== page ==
A Muscogee County State Court judge has set a trial date for an Oklahoma City man accused of causing a crash on Manchester Expressway that killed his 10-week-old son more than five years ago.
John T. Brown IV, 29, faces a list of misdemeanor counts, including second-degree vehicular homicide, failing to use a proper child restraint and failing to stay in his lane. Prosecutors, at a hearing Friday before Judge Andy Prather, tacked on a reckless driving charge, said Columbus Solicitor General Ben Richardson.
Brown is scheduled to stand trial Nov. 5 if no plea agreement is reached before then, Richardson said.
The 2007 case appeared to have fallen through the cracks of the local justice system before the Ledger-Enquirer began inquiring about its status this summer. The newspaper first reported on the stalled proceedings in a July story about car seat safety.
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The fatal crash happened Sept. 1, 2007, as Brown and his wife were passing through Columbus en route to Savannah, Ga., to visit friends. Brown told the authorities he became sleepy after driving all night, and asked his wife if she would drive.
"He stated that his wife told him to pull over so they could change places, but he told her no they would just change as the vehicle was moving," Lance Deaton, now a sergeant in the Columbus Police Department's homicide unit, wrote in an investigative police report obtained by the newspaper.
Brown told police he set the 2004 Isuzu Rodeo in cruise control between 73 and 75 mph and began switching places with his wife. She bumped the steering wheel, prompting both of them to pull it in opposite directions, according to police. The vehicle veered off the road, crossed the median and flipped several times before crashing into a tree.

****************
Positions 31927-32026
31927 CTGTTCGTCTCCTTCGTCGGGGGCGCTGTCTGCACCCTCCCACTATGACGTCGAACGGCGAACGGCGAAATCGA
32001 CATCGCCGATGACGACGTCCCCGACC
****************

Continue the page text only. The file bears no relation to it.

Ejected from his car seat and the vehicle, Brown's infant son was found lying near the roadway. The baby, John Theodore Brown V, was taken to The Medical Center and pronounced dead a couple hours after the crash.
His injuries included a fractured skull, broken left femur, broken clavicle and several head injuries.
Police, after investigating the car seat, alleged that the baby had not been properly restrained, while Brown maintained that the seat had malfunctioned.
Police reports said the base of the seat was loose and "not properly or securely mounted in the vehicle."
The harness straps were buckled in place, police said, but did not appear to be tightened. "It should be noted," a report added, "that this child safety seat carrier can only be tightened on the rear of the seat and is usually tightened to fit the child at different growth times. The seat does not have a strap to pull to tighten the harness on the child every time the child is placed in the seat."
In a follow-up interview, Brown's wife told investigators that she felt guilty for buying a used car seat for her son instead of a new one.
Brown was jailed on the misdemeanor charges but posted about $3,255 bond. His case stalled after he allegedly failed to show for a 2010 trial date.
Court records show Brown forfeited his bond after missing the court appearance. Richardson has said it's not clear why a bench warrant wasn't issued for Brown's arrest.
But Brown's defense attorney, Richard C. Hagler, has said his client did not fail to show in court and had been "excused from coming back."
"Because of some legal issues that I think it's inappropriate for me to go into right now, I think what he ultimately faces is yet to be determined," Hagler said Friday.